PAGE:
Don’t expect results overnight, but do take small steps each day. Move that blood around, push it through the muscles. Make the muscles use the oxygen in the blood  more efficiently. Exercise helps the the heart recover and stay strong.

You might not notice any big changes—especially in your weight—for a few weeks or even months. It is still good for your heart health! It is not all about weight loss. Forget the scale for a while. In fact many who initially start to exercise following hospitalization are  Sedentary at the start and will gain a couple of pounds. It is their muscles getting pumped up, holding and utilizing more blood flow. Generally the focus on how you feel.

 When not to exercise is if you are presenting with Signs and symptoms of heart problems. Exercise should be avoided if  if you are presenting with congestive heart failure, or are presently sick. When returning to exercise following illness 

Symptoms to be alert for include these.

Infection Prevention

Does your Cardiac Rehabilitation program ensure your leads are clean each time you place them by your fresh wound from open heart surgery?

Do you clean them or does the staff? Infection prevention is important. You are your best advocate for infection prevention. The same goes for the exercise equipment, how do you ensure that the equipment is safe? Do you clean it prior and post exercise or does the staff? Do you trust the person before you cleaned it  thoroughly?

 It is important that everyone take a role in infection control and prevention.

MRSA, C-Diff, Staph Aureus,  VRE are common hospital acquired infections many patients are being treated for these yet may still carry the bugs to the outpatient clinics.  Do your part the next time you are in either inpatient or outpatient. Demand the equipment is cleaned regularly, and ask questions. It is OK  you may feel you are frustrating the healthcare worker, but it is your life and quality of recovery that suffers which is much more important than their feelings.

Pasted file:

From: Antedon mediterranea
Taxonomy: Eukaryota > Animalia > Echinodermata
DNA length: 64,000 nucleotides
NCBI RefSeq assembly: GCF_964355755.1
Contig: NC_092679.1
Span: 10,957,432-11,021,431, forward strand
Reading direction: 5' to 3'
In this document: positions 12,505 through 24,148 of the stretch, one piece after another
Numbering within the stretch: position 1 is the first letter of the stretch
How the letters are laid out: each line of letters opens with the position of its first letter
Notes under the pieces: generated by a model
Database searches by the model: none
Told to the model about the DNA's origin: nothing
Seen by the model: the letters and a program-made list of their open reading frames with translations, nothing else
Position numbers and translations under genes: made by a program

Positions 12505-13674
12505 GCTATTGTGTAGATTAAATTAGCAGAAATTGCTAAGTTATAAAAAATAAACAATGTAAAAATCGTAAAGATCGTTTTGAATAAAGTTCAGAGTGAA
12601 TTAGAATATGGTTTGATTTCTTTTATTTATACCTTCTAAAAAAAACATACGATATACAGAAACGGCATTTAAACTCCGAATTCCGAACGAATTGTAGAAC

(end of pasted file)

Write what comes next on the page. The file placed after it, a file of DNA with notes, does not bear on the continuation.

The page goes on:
Smoking effects results of coronary artery bypass surgery

Patients requiring bypass surgery should immediately quit smoking

Key Points

• Smoking causes dysregulation of enzymes in leg vein used for coronary bypass grafts.

• Smoking cessation does not completely return vein health to normal, even after 1 year.

• Patients who may require bypass surgery should stop smoking immediately to help preserve health and function of graft.

Newswise — Chicago—Smoking cessation even a year prior to coronary artery bypass grafting (CABG) surgery does not fully normalize the changes smoking has made to the saphenous (leg) veins used for the surgery and may lead to later graft failure, according to a study published in the January 2013 issue of The Annals of Thoracic Surgery.

Sun Yongxin, MD and colleagues from Zhongshan Hospital at Fudan University in Shanghai, China, analyzed heart surgery outcomes in 208 patients undergoing elective CABG surgery. After dividing the patients into six groups based on the current quantity smoked and previous smoking status, the researchers found that heavy smoking noticeably increased matrix metalloproteinase enzyme levels in the saphenous vein. These enzymes have been linked to vein graft failure.

The researchers also found that while dysregulation of enzymes may gradually normalize after smoking cessation, a noticeable vein recovery needs at least 6 months, and vein enzymes do not completely return to normal levels even after 1 year.

“Although recovery after smoking cessation appears somewhat disappointing, it illustrates exactly the importance of prompt smoking cessation for patients who will receive CABG,” the researchers wrote.